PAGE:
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Preacher Man - Part 4

Posted by Webby on 2008-10-20 00:00:00 | Views: 166687 |

Movie Synopsis:

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Movie Reviews:

11901

lala

12/22/2008 1:53:15 PM

where is the rest?

14021

mamma

10/23/2008 12:45:11 AM

this is meaningless or is there any continuation

14023

chybabe

10/23/2008 4:33:32 AM

pls can u post the remaining part of this film officer? we will like to see what happen at the end

14025

oyinda16

10/24/2008 8:44:39 AM

decent movie. Admin, please where is the rest?

14027

dorcas1

10/23/2008 8:37:30 PM

great movie so far..... However, God is going to bless the one who serve him rightfully and the other one is going to be disgrace-- To God be the glory. Not everyone that says they christian are!!!

14033

lizpela

10/24/2008 1:41:23 PM

WOW! WHAT A GREAT STORY. SO FAR SO GOOD; I CANT WAIT TO SEE THE CONCLUSION.

14200

annisuen

10/24/2008 2:40:45 PM

lovely movie, but it seems as if the admin is now in the habit of us beggin to see d conclusions these days. ok admin u win, pls post the concludin part 4 us. na beg we dey! n also nd concludin part of where the river touch.

14201

annisuen

10/24/2008 2:40:49 PM

lovely movie, but it seems as if the admin is now in the habit of us beggin to see d conclusions these days. ok admin u win, pls post the concludin part 4 us. na beg we dey! n also nd concludin part of where the river touch.

14376

niajjah

10/26/2008 9:51:37 PM

very disappointing movie

14497

Kanevector

10/26/2008 1:31:04 AM

Not bad. I am not sure about the storyline. It seems incomplete. Sound quality could be better.

17438

rosey

10/24/2009 3:27:58 PM

BETTER TO LIVE ON A CORNER OF A ROOF THAN SHARE A HOUSE WITH A QUARRELSOME WIFE.

19912

zxtyson

9/10/2010 1:57:28 PM

this movie is gud,but where is part 3







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History

The first Nigerian films were made by filmmakers such as Ola Balogun and Hubert Ogunde in the 1960s, but they were frustrated by the high cost of film production. However, television broadcasting in Nigeria began in the 1960s and received much government support in its early years. By the mid-1980s every state had its own broadcasting station. Law limited foreign television content so producers in Lagos began televising local popular theater productions. Many of these were circulated on video as well, and a small scale informal video movie trade developed. Nigerian film is thus a video movie industry; Nigerians call them 'home videos'. There is some debate concerning what caused this small local market in videos to explode into a booming industry that has pushed foreign media off the shelves in much of Africa and is now marketed all over the world. Use of English rather than local languages served to expand the market. Aggressive marketing using posters, trailers, and television advertising also played a role in Nollywood's success. Many point to the 1992 release of Living in Bondage, a film about a businessman whose dealings with a money cult result in the death of his wife, as the industry's first blockbuster. Since then, thousands of movies have been released. One of the first Nigerian movie to reach international fame was the 2003 release Osuofia In London, starring Nkem Owoh, the famous Nigerian comedic actor. Modern Nigerian cinema’s most prolific auteur is Chico Ejiro, who directed over 80 films in a 5-year period and brags that he can complete production on a movie in as little as three days. Ejiro’s brother Zeb is the best-known director of these videos outside of the country.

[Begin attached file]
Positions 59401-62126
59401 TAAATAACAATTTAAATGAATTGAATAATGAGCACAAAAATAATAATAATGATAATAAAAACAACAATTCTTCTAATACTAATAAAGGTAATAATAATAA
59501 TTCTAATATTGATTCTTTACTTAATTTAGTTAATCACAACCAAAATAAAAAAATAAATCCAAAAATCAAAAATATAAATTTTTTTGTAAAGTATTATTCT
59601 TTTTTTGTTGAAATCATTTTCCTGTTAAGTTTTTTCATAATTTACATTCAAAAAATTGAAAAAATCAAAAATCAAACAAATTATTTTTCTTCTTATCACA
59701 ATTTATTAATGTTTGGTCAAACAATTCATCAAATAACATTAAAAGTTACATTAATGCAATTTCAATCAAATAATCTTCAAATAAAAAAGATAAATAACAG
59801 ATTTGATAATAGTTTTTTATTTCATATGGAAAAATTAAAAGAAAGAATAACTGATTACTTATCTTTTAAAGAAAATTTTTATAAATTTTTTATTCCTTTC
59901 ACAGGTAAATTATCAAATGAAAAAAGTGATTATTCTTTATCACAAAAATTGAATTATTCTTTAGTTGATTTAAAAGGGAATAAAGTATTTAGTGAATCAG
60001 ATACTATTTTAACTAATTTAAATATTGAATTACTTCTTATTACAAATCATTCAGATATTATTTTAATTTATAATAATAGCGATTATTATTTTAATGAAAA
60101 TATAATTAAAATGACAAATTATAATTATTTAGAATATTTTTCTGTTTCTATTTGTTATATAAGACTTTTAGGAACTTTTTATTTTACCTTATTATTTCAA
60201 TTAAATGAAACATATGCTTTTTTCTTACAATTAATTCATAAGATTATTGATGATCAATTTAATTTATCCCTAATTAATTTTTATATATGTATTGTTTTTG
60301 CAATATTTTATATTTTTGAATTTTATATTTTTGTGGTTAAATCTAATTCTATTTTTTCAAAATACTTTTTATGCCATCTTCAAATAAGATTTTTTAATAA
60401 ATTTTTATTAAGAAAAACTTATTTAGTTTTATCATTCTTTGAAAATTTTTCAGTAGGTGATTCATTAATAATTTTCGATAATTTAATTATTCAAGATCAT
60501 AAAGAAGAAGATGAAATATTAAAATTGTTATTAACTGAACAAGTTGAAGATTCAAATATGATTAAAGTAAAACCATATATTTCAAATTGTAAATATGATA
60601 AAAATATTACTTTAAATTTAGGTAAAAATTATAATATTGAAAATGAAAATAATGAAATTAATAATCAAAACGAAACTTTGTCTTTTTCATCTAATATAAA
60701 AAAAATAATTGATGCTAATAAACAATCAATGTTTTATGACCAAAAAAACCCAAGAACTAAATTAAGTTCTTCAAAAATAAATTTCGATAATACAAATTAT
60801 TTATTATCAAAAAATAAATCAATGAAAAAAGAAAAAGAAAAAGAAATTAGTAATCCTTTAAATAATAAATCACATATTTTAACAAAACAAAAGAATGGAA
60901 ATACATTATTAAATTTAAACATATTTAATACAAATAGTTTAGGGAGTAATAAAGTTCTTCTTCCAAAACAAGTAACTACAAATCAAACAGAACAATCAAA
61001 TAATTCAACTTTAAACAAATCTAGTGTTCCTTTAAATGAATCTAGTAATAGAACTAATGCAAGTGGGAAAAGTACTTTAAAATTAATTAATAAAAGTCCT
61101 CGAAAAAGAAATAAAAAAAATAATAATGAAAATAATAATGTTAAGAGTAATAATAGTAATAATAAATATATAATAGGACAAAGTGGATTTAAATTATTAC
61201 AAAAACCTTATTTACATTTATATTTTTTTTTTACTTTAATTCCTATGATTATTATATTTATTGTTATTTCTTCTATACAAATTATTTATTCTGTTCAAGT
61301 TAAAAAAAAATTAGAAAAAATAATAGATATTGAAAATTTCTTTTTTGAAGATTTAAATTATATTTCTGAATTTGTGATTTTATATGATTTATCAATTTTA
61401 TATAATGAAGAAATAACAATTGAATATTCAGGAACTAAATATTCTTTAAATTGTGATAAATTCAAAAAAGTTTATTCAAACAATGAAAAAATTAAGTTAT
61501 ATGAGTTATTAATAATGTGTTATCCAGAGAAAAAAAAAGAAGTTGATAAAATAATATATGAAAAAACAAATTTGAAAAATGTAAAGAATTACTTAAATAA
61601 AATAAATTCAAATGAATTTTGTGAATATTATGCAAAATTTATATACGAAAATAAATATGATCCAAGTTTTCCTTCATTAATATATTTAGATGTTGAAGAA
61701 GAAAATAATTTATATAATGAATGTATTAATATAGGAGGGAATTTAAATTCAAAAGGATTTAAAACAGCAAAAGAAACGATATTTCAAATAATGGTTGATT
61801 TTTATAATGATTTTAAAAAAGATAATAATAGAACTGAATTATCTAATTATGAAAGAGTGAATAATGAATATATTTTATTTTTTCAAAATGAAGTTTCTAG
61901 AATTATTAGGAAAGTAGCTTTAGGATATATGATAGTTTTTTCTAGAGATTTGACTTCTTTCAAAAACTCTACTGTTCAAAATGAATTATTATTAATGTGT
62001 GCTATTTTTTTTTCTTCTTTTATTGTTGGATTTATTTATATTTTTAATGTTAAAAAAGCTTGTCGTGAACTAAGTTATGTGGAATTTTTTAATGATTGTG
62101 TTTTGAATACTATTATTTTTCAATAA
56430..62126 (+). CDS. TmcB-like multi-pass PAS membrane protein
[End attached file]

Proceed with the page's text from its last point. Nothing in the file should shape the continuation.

The first Nollywood films were produced with traditional analog video, such as Betacam SP, but today all Nollywood movies are produced using digital video technology. Only recently, Time magazine published an article rating the industry as the third-largest after Hollywood and Bollywood.

Production

In the early days, Nollywood had one studio, Studio Tinapa in Tinapa, Calabar. Most movies, however, are not produced in studios in the Hollywood style. Video movies are shot on location all over Nigeria with distinct regional variations between the northern movies (made primarily in the Hausa language), the western Yoruba-language movies, the Igbo movies shot in the southeast,(Benin City) Edo Language shot in Benin city and the popular English-language productions, also shot primarily in the southeast. Many of the big producers have offices in Surulere, Lagos. Shooting films in Nigeria is difficult.

Nigerian directors adopt new technologies as soon as they become affordable. Bulky videotape cameras gave way to their digital descendents, which are now being replaced by HD cameras. Editing, music, and other post-production work is done with common computer-based systems.

Related Links

  • See List of Nigeria Movie Producers
  • See List of Nigeria Movie Directors
  • List of Nigeria Nollywood Top Actors